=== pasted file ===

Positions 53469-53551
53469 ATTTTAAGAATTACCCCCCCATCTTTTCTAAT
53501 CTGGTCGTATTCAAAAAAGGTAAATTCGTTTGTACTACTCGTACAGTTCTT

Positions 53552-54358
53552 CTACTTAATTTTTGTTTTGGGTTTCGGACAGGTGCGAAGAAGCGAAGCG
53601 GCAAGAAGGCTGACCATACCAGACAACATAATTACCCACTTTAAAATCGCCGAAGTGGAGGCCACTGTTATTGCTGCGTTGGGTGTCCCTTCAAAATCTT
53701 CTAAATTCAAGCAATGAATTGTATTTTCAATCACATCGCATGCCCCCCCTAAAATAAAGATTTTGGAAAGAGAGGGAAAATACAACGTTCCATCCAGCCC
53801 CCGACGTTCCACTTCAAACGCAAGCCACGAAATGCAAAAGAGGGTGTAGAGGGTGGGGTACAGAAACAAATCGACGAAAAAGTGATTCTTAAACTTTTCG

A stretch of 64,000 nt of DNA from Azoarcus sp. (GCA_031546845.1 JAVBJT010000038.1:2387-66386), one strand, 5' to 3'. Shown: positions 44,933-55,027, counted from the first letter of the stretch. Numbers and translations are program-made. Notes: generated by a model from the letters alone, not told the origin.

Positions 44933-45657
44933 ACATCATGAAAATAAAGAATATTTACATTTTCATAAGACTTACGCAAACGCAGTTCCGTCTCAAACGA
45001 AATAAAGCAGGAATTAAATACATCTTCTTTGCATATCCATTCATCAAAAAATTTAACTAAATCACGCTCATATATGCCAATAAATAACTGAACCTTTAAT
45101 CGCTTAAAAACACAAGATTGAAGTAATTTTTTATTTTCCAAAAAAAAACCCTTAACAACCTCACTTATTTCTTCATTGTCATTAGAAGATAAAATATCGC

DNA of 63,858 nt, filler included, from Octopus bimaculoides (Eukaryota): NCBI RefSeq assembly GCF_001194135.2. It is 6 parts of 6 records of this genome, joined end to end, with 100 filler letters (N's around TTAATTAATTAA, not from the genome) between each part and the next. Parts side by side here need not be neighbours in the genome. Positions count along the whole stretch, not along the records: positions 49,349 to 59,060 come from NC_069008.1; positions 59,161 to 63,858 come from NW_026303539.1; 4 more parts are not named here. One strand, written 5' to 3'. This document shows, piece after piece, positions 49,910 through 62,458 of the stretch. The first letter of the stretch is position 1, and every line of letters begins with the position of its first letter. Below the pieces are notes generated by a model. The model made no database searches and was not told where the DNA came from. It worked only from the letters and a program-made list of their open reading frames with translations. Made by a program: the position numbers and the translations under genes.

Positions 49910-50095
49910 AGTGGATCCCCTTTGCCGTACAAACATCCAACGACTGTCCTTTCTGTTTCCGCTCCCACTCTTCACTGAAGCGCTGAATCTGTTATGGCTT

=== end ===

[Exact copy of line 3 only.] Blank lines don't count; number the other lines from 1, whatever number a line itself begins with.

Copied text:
53501 CTGGTCGTATTCAAAAAAGGTAAATTCGTTTGTACTACTCGTACAGTTCTT